Is it OK To Train Both Boxing And Muay Thai?


Boxing and Muay Thai are both highly effective martial arts, but can you train them at the same time? I decided to find out.

Can you train Muay Thai and Boxing at the same time? Boxing and Muay Thai while both being striking arts have different stances, fight pacing, and hand positions. Although you can train them at the same time they will interfere with each other and you will lack a true understanding of either martial art.

This doesn’t mean you cannot train them concurrently, but you need to understand the important differences between Boxing and Muay Thai to see the problems of training for them both at the same time.

To see the differences between Muay Thai Gloves and Boxing Gloves see my post and here if you want to know if a Boxer could beat a Thai fighter in a street fight.

If you’re interested in getting the best Muay Thai gloves for your money check out these Limited Edition Fairtex Gloves from Amazon. Premium quality at an amazing price!

Stance Differences Between Muay Thai & Boxing

Stance DifferencesBoxingMuay Thai
Front FootFront feet curved in at 10-15 degree angleFront foot will be curved in at roughly a 10 degree angle
Back/Rear FootRearfoot curved out to 45 degrees rising to 90 degrees depending on your stance. In boxing, your back-foot will have a more outward angle than Muay ThaiRear foot will be curved at at roughly 45 degrees
FeetFeet will be a few inches wider than shoulder-widthFeet will be roughly shoulder-width apart
Hip AngleBoxers hip angle is around 50-80 degrees much more narrow than Muay ThaiHip angle is 30-45 degrees, traditional Muay Thai is more 30 but modern stances it’s 45 degrees
Weight Distribution Weight more on the back leg and less on the front legWeight should be evenly distributed between both legs. It changes with the situation. If you’re attacking- more weight on the front, if you’re defending- more weight on the back.
Heel PlacementLifted off the ground sightly, allowing for quicker movementsHeel of the rear foot lifted slightly


The Muay Thai stance is very forward and square with the hands around head height, the forearms and hips forwards and the body facing towards the opponent. This allows you to kick with both legs and check kicks while throwing elbows and knees.

Since Muay Thai involves the elbows, knees, punching, kicking with clinching (standing wrestling), your weight must be evenly distributed on both feet and you need to move quickly.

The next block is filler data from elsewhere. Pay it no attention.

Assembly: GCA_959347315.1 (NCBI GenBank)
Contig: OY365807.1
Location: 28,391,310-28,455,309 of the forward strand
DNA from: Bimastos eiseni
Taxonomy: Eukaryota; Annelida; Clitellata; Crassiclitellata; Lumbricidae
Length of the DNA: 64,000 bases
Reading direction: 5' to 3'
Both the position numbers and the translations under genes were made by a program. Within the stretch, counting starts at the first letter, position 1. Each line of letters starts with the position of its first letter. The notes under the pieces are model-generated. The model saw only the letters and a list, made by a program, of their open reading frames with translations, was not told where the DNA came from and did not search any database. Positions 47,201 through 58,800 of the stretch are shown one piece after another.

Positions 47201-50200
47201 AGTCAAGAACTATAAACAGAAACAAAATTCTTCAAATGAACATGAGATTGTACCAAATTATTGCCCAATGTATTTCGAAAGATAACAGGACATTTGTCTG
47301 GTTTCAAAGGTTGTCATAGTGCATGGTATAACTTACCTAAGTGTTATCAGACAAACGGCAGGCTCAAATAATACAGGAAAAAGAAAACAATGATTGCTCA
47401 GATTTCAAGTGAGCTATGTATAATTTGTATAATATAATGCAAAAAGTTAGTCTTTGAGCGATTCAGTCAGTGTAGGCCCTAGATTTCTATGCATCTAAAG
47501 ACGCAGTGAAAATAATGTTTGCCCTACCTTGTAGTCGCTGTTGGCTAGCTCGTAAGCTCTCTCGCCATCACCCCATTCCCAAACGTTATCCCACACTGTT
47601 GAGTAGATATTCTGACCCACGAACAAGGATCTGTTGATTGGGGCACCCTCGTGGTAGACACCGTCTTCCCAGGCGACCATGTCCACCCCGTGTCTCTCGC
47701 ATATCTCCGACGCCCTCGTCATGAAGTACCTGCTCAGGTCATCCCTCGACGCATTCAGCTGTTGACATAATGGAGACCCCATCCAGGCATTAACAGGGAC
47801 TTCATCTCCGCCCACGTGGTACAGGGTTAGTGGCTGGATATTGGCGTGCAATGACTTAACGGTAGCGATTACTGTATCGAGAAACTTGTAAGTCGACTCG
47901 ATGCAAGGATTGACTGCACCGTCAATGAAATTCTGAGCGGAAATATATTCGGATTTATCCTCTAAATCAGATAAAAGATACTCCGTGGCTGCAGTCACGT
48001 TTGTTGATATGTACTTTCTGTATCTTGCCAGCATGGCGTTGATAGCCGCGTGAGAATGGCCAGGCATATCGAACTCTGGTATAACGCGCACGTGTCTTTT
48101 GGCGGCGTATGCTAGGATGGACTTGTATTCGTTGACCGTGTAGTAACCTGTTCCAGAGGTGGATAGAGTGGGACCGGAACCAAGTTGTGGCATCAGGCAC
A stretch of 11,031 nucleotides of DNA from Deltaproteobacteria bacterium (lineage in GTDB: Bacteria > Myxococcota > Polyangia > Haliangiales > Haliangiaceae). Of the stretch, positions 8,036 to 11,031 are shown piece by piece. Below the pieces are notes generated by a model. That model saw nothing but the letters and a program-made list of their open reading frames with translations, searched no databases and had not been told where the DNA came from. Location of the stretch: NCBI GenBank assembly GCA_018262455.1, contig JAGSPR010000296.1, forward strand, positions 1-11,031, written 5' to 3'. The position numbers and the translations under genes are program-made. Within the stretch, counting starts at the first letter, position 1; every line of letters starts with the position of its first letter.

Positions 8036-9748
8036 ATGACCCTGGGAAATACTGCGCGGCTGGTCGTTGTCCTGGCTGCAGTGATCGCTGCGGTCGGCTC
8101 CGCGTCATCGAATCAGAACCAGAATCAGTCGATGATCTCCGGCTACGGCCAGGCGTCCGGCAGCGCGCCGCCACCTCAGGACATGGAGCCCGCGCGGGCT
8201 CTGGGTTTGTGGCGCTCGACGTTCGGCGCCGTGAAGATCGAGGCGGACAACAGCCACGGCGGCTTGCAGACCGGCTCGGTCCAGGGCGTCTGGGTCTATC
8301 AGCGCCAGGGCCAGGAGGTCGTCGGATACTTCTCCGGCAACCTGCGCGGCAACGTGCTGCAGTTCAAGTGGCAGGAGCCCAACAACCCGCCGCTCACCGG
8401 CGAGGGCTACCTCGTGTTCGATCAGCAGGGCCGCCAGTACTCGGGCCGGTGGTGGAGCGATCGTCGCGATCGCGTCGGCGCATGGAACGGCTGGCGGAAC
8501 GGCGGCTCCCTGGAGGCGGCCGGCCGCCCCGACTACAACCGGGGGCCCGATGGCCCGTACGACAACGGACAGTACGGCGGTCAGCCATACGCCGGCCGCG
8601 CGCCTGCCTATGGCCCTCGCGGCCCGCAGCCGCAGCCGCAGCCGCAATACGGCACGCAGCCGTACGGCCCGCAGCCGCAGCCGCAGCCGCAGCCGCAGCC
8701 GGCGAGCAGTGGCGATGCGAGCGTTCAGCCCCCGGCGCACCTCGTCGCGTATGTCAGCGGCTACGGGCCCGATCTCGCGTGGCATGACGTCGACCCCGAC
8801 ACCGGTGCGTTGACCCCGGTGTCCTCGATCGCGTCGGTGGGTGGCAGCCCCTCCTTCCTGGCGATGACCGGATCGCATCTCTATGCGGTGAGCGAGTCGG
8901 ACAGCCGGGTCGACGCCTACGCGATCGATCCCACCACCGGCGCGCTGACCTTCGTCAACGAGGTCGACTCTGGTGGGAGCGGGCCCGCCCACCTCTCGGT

If you look at the photo above you will see the boxer has a much longer foot stance than the Muay Thai guy. In boxing you will have a longer and narrower stance as they don’t need to worry about leg kicking.

The hip placement is the big difference between boxing and Muay Thai stances, since with Muay Thai you need to check kicks (block kicks with your leg) and quickly kick back with the rear leg.

With Boxing you want to give the opponent the smallest possible target which is why you turn your hips outwards. This is showing less body for your opponent to hit making you less of a target and more protected. You don’t do this in Muay Thai unless you want to get leg kicked, trust me you don’t, it hurts!

To get a visual example and see the different stances in action, please check out this YouTube video by Fight Vision. Here you can clearly see the differences in the stances.

Why You Should Not Train Boxing & Muay Thai At The Same Time

person wearing boxing gloves in ring

The main differences between the two are the hip position, but since Muay Thai involves kicking, elbow, kneeing, trips, throws and a different clinch game, boxing and Muay Thai are completely different sports.

The biggest problem with training both is that they are fundamentally different things. While boxing will help you with your Muay Thai, Muay Thai will NOT help with your boxing. Boxing is limited to just punches to the head, the body and the square, while the Muay Thai stance will make you a big open target in boxing.

However, once you have a solid Muay Thai or Boxing base and consider yourself proficient in either martial art, then you can consider branching out and seeing if you can work both styles together.

There’s no harm in occasionally doing a Boxing class if you’re a Muay Thai fighter or vice versa. But, remember fundamentally they are both very different things and have a lot of over lap that can be very confusing to even intermediate martial artists.